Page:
TOKYO — After a number of delays, Japan's space agency has launched its first lunar orbiter, marking the latest move in an international race to explore the moon.
The Japan Aerospace Exploration Agency, or JAXA, is calling the Kaguya project the most ambitious mission to the moon since the Apollo flights, more than three decades ago. The $479 million mission is also known as SELENE, or Selenological and Engineering Explorer.
The rocket carrying the three-ton orbiter took off into blue skies, leaving a huge trail of vapor over the tiny island of Tanegashima, about 1,000 km (620 miles) south of Tokyo, at 10:31 a.m. Friday (9:31 p.m. ET Thursday) as it headed out over the Pacific Ocean.
The long-delayed lunar explorer separated from the rocket in skies near Chile about 45 minutes after liftoff. After bridging a 237,500-mile (380,000-kilometer) gulf, the main orbiter is to circle the moon at an altitude of about 60 miles (100 kilometers) and deploy two smaller satellites in polar orbits.
Researchers will use data gathered by the probes to study the moon's origin and evolution.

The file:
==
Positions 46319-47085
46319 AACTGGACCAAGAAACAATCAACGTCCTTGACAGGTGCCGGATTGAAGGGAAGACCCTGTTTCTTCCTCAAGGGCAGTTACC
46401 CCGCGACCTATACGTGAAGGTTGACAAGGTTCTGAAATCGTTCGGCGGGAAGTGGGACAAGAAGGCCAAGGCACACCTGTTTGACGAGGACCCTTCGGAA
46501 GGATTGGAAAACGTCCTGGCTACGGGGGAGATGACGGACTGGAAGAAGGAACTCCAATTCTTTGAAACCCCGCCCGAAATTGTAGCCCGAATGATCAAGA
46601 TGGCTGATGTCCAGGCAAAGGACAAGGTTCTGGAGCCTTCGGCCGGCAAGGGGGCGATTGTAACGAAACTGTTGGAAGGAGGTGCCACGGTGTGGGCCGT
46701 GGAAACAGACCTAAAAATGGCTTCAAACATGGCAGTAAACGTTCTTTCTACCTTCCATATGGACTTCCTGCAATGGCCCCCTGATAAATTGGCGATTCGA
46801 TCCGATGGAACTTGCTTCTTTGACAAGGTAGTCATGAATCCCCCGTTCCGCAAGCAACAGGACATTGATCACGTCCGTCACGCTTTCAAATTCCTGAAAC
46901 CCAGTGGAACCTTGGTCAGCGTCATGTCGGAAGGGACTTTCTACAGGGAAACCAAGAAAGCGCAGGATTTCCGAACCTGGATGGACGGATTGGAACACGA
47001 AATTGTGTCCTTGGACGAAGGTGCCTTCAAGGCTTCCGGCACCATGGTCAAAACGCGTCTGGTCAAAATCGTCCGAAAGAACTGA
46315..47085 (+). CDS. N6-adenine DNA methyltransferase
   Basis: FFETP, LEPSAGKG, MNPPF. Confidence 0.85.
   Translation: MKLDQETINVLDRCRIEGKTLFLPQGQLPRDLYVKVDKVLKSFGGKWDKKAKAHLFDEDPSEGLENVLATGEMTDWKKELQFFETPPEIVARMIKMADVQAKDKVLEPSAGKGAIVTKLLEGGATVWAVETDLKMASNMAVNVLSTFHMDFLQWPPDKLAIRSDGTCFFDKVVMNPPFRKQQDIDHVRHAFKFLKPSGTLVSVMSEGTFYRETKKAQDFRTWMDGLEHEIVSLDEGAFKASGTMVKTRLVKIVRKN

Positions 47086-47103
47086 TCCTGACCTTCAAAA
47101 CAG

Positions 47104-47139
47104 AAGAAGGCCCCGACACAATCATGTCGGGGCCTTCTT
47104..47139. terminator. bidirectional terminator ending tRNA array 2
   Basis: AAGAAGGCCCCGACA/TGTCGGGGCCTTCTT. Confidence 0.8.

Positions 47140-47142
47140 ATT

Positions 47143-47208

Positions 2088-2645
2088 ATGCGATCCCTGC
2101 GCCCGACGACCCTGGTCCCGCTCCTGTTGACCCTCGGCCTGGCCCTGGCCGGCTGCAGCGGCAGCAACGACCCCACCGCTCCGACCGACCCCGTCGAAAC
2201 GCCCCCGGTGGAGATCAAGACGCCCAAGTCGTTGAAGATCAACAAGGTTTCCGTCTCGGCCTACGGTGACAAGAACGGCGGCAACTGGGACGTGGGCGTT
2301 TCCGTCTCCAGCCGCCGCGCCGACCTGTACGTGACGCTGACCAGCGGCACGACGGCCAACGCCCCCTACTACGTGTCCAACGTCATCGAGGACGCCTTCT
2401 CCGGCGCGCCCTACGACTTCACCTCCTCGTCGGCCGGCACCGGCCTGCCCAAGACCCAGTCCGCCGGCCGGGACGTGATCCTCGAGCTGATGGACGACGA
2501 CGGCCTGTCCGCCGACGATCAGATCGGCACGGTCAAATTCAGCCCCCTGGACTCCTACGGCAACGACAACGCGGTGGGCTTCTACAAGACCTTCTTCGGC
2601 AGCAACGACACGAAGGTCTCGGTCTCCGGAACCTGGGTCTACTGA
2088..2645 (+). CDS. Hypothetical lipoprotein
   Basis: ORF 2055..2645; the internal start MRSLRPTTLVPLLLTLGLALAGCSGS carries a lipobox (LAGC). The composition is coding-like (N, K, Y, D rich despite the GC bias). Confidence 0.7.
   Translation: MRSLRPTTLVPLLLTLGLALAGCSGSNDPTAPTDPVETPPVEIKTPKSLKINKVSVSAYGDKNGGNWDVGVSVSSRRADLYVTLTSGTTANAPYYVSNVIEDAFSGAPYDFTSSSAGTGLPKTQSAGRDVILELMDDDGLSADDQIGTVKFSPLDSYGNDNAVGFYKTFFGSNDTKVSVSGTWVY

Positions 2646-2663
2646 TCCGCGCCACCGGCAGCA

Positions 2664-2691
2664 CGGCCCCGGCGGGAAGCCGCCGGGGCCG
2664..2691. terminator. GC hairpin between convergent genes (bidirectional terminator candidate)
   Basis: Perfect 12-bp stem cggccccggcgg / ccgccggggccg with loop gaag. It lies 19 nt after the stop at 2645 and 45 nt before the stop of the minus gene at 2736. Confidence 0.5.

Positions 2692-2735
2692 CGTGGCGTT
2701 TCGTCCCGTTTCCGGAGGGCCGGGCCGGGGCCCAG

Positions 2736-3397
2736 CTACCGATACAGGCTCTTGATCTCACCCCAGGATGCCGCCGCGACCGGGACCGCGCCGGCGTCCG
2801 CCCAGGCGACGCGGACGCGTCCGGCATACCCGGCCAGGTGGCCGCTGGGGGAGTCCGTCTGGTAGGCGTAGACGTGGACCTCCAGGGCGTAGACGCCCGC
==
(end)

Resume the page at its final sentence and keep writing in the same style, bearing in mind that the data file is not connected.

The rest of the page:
Japan launched another probe in 1990, but that was a flyby mission.
This week's liftoff marked Japan's latest move in a new race with China, India and the United States to explore the moon. "If we succeed in this program, we will be able to prove that Japan has the technology," mission scientist Tatsuaki Okada said.
JAXA has said it hopes to send astronauts to the moon by 2025, although Japan has not yet attempted human spaceflight.
In addition to its scientific instruments, Kaguya carries a high-definition television camera to shoot the Earth "rising" from the moon's horizon, with the footage sent back to Earth. Kaguya will orbit the moon for about a year until it runs out of fuel.
The launch is about four years behind schedule due to rocket failures and technical glitches.
China plans to launch a lunar orbiter called Chang'e 1 in the second half of this year to take three-dimensional images, and it aims to land an unmanned vehicle on the moon by 2010.
India is planning its first unmanned mission to orbit the moon in 2008, powered by a locally built rocket. It is also discussing sending a person to the moon by 2020.
The United States plans to launch a lunar orbiter next year.
Japan's space program was in tatters in the late 1990s after two unsuccessful launches of a previous rocket, the H-2. Disaster followed in 2003 when Japan had to destroy an H-2A rocket carrying two spy satellites minutes after launch as it veered off course.
This report includes information from The Associated Press and Reuters.
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